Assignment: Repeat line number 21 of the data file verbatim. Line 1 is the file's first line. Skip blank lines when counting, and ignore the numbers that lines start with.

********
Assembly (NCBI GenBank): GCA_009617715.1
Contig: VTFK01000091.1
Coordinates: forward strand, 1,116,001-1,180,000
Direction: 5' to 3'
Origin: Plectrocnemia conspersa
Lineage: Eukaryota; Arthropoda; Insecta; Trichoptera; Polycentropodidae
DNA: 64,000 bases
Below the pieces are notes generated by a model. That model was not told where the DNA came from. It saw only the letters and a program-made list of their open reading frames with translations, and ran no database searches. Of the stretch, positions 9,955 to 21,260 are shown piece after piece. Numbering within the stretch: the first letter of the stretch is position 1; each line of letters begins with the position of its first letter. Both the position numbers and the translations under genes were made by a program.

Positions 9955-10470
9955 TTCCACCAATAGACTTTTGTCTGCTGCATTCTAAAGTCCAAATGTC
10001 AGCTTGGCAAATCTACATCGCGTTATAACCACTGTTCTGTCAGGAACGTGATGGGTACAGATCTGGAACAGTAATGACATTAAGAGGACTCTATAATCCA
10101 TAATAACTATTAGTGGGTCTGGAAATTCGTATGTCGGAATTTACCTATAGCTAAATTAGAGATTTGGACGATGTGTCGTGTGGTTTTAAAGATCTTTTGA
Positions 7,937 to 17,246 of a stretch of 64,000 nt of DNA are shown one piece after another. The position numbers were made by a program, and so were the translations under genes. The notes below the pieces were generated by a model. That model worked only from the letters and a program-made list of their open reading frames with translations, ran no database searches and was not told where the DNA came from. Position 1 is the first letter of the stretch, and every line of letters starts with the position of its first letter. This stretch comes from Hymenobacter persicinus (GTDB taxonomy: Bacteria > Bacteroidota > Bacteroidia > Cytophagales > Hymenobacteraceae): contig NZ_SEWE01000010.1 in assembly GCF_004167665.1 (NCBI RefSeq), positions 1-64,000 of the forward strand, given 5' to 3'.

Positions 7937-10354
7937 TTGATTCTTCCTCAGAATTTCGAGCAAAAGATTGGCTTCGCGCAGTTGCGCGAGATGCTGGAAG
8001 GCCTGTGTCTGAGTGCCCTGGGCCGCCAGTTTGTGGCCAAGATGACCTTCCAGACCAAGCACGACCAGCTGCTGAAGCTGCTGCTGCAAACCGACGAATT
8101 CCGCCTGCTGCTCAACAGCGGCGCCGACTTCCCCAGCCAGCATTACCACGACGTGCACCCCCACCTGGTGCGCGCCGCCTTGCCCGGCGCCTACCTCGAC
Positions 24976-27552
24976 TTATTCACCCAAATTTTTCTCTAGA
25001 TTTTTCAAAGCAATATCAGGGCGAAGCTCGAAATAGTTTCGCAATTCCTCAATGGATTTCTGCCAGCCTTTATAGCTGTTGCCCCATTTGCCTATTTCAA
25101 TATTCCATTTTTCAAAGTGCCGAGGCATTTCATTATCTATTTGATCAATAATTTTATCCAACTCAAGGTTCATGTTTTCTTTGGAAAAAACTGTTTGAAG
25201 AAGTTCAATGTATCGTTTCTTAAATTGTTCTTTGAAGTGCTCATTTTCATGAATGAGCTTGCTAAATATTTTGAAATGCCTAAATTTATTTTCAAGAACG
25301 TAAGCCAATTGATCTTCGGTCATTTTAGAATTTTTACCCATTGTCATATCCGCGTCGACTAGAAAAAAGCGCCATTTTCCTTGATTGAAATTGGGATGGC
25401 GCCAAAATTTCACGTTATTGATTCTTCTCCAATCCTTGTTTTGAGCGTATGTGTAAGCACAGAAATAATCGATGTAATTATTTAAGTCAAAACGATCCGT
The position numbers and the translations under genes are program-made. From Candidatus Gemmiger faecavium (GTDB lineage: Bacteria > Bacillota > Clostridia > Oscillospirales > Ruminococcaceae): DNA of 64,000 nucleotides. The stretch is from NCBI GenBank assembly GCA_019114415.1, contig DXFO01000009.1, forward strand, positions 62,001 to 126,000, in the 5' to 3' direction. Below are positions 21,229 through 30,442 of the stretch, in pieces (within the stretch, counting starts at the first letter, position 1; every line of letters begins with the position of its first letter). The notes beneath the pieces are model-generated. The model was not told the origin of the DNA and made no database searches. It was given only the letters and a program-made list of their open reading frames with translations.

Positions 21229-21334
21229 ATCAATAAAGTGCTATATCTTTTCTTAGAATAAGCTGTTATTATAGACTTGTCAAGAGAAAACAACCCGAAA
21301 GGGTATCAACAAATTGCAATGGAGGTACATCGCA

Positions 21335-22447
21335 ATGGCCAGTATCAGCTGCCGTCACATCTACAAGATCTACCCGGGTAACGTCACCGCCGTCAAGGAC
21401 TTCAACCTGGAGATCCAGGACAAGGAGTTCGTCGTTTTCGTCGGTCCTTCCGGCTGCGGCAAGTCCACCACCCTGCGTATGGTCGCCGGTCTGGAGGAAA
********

25101 TATTCCATTTTTCAAAGTGCCGAGGCATTTCATTATCTATTTGATCAATAATTTTATCCAACTCAAGGTTCATGTTTTCTTTGGAAAAAACTGTTTGAAG